Income inequality makes agrarian crisis challenging; inequality is worse among farmers than the formal economy
Economists Lucas Chancel and Thomas Piketty recently concluded after a long study that inequality is at its peak in India. It is embedded in popular conscience: “Top 1 per cent of earners captured 22 per cent of total income in the country.” Their study–covering consumption, government accounts and income tax data from 1922 when income tax was introduced in India till 2014–found that income inequality has increased. Top 1 per cent of earners accounted 21 per cent of all income in 1922. During 1980s, popularly known as the Hindu growth rate era, it dropped to 6 per cent. It increased sharply from 1990s onwards.
For the wage-earning middle class, this came as a worrying sign. A debate is brewing in the corporate world over rationalising salary across hierarchy. It has emerged as a verdict on capitalism’s most feared aspect of benefiting a few at the cost of others.
In this debate, now imagine another economy: the economy of the farmers or the economy of India’s largely poor. Inequality of income among the small and marginal farmers group, the semi- and medium and the large farmers group is stark. The lowest among the farmers groups in term of landholding earns the least. And India primarily consists of small and marginal farmers defined as having landholding below two hectares (Ha). India’s 85 per cent of landholdings are below 2 Ha.
Let’s look at the income equality among various landholding groups. According to the Committee on Doubling of Farmers’ Income, the average annual earning of a small and marginal farmer household was Rs 79,779 in 2015-16. Now compare this with the earning of large farmers having a landholding above 10 Ha. Such farmers earned seven-and-a-half times more than a small and marginal farmer, or to be specific Rs 605,393 each year. A medium and semi-medium farmer’s household earned Rs 201,083 or two-and-a-half times more than a small and marginal farmer’s household.
It means 85 per cent of farmer households earn 9 per cent of total income while the rest earn 91 per cent. If you compare this with overall inequality in India, it is far high. “The initial promise of agrarian reforms was to distribute land to the landless and provide title of ownership to the cultivators. However, unfortunately, India’s agrarian reforms did not ensure egalitarianism in the agricultural community,” says the Dalwai Committee Report asking for agriculture policies to factor in this aspect while crafting ways to double farmers’ income by 2022 as promised by Prime Minister Narendra Modi.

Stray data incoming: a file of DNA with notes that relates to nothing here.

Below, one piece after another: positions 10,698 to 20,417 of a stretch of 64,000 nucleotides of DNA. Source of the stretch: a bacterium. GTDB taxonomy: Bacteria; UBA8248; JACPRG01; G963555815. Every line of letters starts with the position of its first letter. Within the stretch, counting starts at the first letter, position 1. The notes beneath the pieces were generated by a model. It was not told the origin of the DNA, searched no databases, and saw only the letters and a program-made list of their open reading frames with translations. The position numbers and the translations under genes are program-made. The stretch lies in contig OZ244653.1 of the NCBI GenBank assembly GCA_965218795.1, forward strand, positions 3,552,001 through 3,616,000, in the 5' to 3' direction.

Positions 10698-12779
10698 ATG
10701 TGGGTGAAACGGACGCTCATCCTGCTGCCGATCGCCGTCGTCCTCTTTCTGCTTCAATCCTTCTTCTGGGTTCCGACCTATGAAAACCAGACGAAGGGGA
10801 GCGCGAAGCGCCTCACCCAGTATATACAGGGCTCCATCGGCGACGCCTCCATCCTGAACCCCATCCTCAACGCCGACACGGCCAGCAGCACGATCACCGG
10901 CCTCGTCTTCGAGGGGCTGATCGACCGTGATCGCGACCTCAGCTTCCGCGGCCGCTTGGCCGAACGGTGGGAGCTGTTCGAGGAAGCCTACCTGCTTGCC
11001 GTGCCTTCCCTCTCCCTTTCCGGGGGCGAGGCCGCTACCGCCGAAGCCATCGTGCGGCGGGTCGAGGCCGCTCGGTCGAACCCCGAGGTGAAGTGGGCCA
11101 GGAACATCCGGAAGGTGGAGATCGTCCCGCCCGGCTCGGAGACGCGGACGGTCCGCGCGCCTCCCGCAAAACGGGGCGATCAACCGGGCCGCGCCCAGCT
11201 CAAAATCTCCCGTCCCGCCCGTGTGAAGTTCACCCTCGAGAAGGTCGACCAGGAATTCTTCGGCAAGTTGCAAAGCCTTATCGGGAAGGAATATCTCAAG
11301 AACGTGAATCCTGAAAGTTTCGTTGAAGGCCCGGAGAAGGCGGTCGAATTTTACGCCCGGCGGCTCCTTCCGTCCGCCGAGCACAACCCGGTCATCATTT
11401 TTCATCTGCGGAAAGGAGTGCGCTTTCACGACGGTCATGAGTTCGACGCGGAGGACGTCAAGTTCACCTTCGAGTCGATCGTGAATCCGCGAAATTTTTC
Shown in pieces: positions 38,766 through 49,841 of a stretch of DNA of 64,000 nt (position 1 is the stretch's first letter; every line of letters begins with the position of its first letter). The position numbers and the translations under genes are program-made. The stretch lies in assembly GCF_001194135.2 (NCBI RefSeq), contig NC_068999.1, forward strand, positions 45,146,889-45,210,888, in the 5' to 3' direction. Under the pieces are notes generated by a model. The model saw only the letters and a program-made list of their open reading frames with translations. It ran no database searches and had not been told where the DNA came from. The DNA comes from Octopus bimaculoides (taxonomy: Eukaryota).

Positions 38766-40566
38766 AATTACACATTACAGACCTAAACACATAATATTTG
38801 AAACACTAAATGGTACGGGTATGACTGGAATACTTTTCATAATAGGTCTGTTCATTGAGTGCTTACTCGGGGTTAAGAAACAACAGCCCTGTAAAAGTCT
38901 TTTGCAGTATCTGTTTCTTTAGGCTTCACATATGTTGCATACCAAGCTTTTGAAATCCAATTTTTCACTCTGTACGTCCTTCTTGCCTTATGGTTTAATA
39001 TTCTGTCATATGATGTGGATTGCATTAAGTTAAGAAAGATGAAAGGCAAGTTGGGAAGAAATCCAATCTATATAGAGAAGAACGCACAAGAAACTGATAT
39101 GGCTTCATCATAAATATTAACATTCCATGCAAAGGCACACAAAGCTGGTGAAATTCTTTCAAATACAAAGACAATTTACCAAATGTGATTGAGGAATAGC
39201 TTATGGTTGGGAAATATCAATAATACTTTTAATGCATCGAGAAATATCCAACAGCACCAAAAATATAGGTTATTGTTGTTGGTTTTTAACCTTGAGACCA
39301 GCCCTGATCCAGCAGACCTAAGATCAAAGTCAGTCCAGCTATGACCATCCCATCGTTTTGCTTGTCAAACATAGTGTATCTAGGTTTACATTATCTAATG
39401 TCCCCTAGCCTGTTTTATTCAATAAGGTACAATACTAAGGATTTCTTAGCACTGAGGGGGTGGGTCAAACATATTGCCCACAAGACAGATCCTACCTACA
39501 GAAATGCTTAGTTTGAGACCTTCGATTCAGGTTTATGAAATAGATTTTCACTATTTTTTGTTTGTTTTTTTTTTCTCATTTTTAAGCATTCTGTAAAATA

It means the “recovery phase” in agriculture with nearly 4 per cent growth in 2004-14 must have bypassed this marginalised majority among the farmers. It is not just among various landholding groups, there is a distinct variation in income level across states depending on level of agricultural growth. According to a research paper by Sanjoy Chakravorty, S Chandrasekhar and Karthikeya Naraparaju for the Indira Gandhi Institute of Development Research (IGIDR), monthly per capita income from cultivation was Rs 2,311 in Punjab while it was just Rs 250 in West Bengal. It is a nine-fold difference. More to it, “monthly expenditures exceeded income in three of the largest states in the country—West Bengal, Uttar Pradesh, and Bihar—and, correspondingly, the average income of households with less than one hectare of land was less than consumption”.
“We find that at the all-India level, in 2003, inequality in per capita incomes between landownership groups accounted for about 3% of total inequality in per capita incomes. This proportion increased to 7% by 2013. If we consider only the per capita incomes accrued from cultivation, then in 2003, inequality in per capita cultivation incomes between landownership groups accounted for about 10% of the total inequality in per capita cultivation incomes. This proportion increased to 15% in 2013.”
The IGIDR study summed up: “Land possession was the key variable in determining income from cultivation, which accounted for half of income inequality, and hence was the key variable in explaining income inequality.” Farmers with 0.5 Ha of land don’t earn enough to cover their expenditures.
This raises a pertinent issue that has policy ramifications. The Green Revolution in 1960s focused on increasing productivity and yield. But since then landholding has fragmented significantly. Marginal landholdings have tripled in the last 40 years. It means the old strategy might not reap the same objectives.
This aspect is important in the context of the government’s target of doubling farmers’ income. Small farmers take longer to increase their income in comparison to large farmers. For example, during 2003-13, households with over 10 Ha of land have been able to double income. But a small farmer with up to 1 Ha of land could increase income by just 50 per cent during the same time. It means the government has to apply income group-specific strategy to achieve its target of doubling farmers’ income. And just to reiterate the country’s massive small farmer’s population: average size of 67 per cent of all landholding in India is 0.39 Ha.
The challenge of making farming lucrative just got tougher. According to government reports, the stagnation in government expenditure has led to reduction in non-farm job creations. So, the majority of small and marginal farmers, who don’t earn much from cultivation, would not be able to access alternative sources of livelihoods as well. This rings the proverbial alarm bells.
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